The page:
Within Sudan, we also remain deeply concerned about the security and humanitarian crisis in Darfur. Clashes continue to occur in North and South Darfur between the Government of Sudan and an alliance of Darfur rebel groups, notably the Sudanese Liberation Army and the Justice and Equality Movement. The SAF continues to use aerial bombardments as well as proxy militias as part of its military strategy against the movements, thereby resulting in civilian casualties. Conflict and widespread insecurity impact the humanitarian situation negatively and hamper humanitarian organizations from carrying out their activities in the deep field. The GOS continues to obstruct access of UN-African Union peacekeepers and humanitarian organizations struggle to obtain visas and travel permits from the GoS, which undermine the effectiveness and independence of humanitarian efforts. We have consistently pressed the Government of Sudan to provide full and unfettered access for aid workers and peacekeepers, in order to deliver humanitarian assistance across Darfur. Our own humanitarian staff is only able to access Darfur with high level visits. Otherwise, operational access is simply not possible. Although there has been some limited IDP resettlement in West Darfur and a significant increase in seasonal IDP returns for cultivation, around 2 million Darfuris overall remain in IDP camps. Approximately 70,000 additional persons have been displaced since December 2010.

We have invested considerable efforts in pushing the Government of Sudan and the armed movements to commit to serious negotiations in Doha. Two of Darfur’s rebel groups, the Liberation and Justice Movement (LJM) and the Justice and Equality Movement (JEM) have participated in the Doha negotiations. The LJM may sign a peace agreement with the Government of Sudan this week; however LJM has little military strength on the ground. Negotiations between JEM and the Government of Sudan have been suspended since early May, and JEM is currently reconsidering its position on the results of the Doha process. We have emphasized to the Government of Sudan that an agreement with the LJM would be a positive step toward peace, but that it must continue to negotiate with the other armed movements. We also will be applying pressure on the non-negotiating armed movements to return to peace talks.

The position of the armed movements is also of concern. Several of them insist that they do not wish to negotiate on Darfur so much as on changes to the regime in Khartoum, and in some cases are determined to pursue that objective through fighting in and beyond Darfur. This position does not permit realistically peace talks with the Government of Sudan. We will also continue to encourage the non-negotiating armed movements to return to peace talks on Darfur. While the Doha process has now come to an end, other venues can be developed if talks are possible. In this regard, we are currently consulting with the AU, the UN and our international partners on a way forward after Doha that builds on progress achieved in Doha and leads to a more comprehensive settlement.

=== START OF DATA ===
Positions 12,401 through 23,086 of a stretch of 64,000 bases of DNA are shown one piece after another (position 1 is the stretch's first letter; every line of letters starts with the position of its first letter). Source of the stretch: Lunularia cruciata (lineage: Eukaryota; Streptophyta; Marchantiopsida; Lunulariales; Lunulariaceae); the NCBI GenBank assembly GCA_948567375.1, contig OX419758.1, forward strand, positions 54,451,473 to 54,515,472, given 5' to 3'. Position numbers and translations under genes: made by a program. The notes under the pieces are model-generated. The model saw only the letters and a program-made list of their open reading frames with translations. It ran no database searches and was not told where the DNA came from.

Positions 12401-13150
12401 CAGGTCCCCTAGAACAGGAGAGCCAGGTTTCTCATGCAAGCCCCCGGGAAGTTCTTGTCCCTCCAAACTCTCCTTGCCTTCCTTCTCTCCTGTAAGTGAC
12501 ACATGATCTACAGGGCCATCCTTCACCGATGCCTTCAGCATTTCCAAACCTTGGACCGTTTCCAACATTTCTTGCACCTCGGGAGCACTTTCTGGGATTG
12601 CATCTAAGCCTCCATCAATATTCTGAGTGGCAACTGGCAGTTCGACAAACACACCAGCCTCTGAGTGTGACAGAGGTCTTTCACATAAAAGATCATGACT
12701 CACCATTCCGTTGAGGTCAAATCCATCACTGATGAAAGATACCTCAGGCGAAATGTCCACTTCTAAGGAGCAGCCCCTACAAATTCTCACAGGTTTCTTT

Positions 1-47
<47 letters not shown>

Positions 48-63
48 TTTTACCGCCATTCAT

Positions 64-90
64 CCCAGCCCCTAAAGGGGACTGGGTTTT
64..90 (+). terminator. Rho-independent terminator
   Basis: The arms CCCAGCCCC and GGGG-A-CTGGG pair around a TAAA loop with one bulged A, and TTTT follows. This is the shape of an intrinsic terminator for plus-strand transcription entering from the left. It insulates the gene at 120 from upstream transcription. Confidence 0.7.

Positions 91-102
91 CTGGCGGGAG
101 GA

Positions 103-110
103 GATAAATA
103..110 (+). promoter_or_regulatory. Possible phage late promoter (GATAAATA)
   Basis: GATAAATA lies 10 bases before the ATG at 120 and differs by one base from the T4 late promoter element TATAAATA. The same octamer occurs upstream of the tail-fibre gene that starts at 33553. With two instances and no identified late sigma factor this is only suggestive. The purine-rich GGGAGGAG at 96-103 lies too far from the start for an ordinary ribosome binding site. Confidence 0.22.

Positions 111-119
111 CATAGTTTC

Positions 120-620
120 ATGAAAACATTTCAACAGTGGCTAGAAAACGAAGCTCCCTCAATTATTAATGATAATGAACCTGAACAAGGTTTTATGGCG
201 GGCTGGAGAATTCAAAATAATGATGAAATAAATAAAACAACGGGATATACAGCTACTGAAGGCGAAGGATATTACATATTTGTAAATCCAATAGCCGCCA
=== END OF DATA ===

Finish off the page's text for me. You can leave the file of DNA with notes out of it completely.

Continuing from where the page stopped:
Any successful peace process must engage not only the armed movements, but also the people of Darfur. The UN and the AU have put forward the initiative of a Darfur Political Process, through which Darfuris would express their views on the way forward for a political settlement. However, we feel strongly that the current security and political environment would not lend itself to a credible or legitimate peace process in Darfur. For this reason, we will be coordinating with the AU and the UN on the necessary enabling conditions that we believe must be in place before the U.S. will support a Darfur-based process.

Mr. Chairman, Sudan needs to end its isolation in the international community and secure a more prosperous future for its people. It has a historic opportunity to do so with the completion of the CPA. Sudan faces an uncertain economic future as it adjusts to a significant loss of oil revenue and continues to shoulder nearly $38 billion of debt. Undoubtedly, Sudan is in need of debt relief, access to the resources of the International Financial Institutions, and a sustainable climate for private investment. Provided Sudan fulfills its obligations under the CPA, the United States is prepared to help.

We have laid out a roadmap to normalize our bilateral relations and taken initial steps in that direction. In February, following a successful referendum, the President began the process of reviewing Sudan’s designation as a state sponsor of terrorism. Last month, the President dispatched Deputy National Security Advisor John Brennan to Khartoum to discuss this review and to demonstrate our commitment to this process. Additionally, we have been actively involved in the World Bank technical working group to review the process for Sudan’s debt relief. We have also approved licenses for several American companies wishing to participate in agricultural development in the north.